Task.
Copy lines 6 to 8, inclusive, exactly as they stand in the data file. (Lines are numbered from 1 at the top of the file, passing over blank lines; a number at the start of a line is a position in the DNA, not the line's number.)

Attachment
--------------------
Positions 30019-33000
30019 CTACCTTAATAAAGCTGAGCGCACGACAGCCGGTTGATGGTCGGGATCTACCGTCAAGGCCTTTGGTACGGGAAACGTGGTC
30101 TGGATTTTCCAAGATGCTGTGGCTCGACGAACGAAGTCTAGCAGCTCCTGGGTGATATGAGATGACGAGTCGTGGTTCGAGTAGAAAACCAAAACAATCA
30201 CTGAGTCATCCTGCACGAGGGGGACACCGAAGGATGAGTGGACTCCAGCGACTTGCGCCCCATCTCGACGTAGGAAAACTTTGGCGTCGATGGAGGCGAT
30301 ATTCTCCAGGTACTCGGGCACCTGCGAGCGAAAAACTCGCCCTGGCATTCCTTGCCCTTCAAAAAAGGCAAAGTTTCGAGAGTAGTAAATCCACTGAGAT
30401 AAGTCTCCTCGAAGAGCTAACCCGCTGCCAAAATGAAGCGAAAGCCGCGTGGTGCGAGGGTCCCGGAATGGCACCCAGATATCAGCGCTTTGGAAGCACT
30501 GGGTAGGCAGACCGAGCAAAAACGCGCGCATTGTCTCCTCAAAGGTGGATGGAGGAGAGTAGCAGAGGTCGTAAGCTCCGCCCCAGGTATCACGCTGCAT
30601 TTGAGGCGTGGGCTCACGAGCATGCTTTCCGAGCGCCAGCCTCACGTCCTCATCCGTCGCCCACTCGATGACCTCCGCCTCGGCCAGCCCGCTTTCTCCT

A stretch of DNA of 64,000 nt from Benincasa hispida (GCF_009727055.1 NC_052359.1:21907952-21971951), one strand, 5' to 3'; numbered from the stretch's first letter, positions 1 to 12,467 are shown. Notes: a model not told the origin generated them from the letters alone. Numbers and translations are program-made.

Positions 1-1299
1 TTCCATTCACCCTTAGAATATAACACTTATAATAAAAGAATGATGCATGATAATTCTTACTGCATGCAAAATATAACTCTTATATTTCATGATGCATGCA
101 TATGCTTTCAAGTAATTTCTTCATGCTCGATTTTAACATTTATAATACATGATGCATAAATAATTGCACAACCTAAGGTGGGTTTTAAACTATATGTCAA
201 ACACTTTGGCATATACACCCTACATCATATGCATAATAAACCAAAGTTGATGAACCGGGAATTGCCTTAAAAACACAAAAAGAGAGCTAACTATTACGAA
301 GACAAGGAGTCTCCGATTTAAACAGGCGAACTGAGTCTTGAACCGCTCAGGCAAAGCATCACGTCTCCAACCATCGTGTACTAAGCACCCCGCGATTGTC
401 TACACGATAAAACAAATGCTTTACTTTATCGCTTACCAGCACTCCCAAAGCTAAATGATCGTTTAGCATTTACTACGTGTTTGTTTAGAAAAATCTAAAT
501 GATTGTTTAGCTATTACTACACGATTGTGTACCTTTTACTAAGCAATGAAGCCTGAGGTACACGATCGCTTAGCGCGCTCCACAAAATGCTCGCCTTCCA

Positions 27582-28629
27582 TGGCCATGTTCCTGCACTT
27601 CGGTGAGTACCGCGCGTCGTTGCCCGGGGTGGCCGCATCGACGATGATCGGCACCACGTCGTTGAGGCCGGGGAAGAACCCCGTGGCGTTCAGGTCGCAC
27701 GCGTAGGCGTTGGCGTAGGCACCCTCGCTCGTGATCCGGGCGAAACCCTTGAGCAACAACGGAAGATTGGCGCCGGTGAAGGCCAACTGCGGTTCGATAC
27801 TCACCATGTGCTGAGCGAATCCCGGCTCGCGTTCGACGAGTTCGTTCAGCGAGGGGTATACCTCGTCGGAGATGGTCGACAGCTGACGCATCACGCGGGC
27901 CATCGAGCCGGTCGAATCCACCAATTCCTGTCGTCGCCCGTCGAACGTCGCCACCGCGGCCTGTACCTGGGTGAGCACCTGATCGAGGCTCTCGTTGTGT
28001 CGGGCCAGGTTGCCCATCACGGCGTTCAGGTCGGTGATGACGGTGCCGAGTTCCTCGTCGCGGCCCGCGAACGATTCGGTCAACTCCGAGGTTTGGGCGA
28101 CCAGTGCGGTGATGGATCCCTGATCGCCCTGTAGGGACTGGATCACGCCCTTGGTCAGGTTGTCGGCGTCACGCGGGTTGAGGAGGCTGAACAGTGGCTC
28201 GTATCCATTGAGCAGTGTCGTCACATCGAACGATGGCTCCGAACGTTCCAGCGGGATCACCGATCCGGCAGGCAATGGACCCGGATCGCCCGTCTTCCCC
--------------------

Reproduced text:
30401 AAGTCTCCTCGAAGAGCTAACCCGCTGCCAAAATGAAGCGAAAGCCGCGTGGTGCGAGGGTCCCGGAATGGCACCCAGATATCAGCGCTTTGGAAGCACT
30501 GGGTAGGCAGACCGAGCAAAAACGCGCGCATTGTCTCCTCAAAGGTGGATGGAGGAGAGTAGCAGAGGTCGTAAGCTCCGCCCCAGGTATCACGCTGCAT
30601 TTGAGGCGTGGGCTCACGAGCATGCTTTCCGAGCGCCAGCCTCACGTCCTCATCCGTCGCCCACTCGATGACCTCCGCCTCGGCCAGCCCGCTTTCTCCT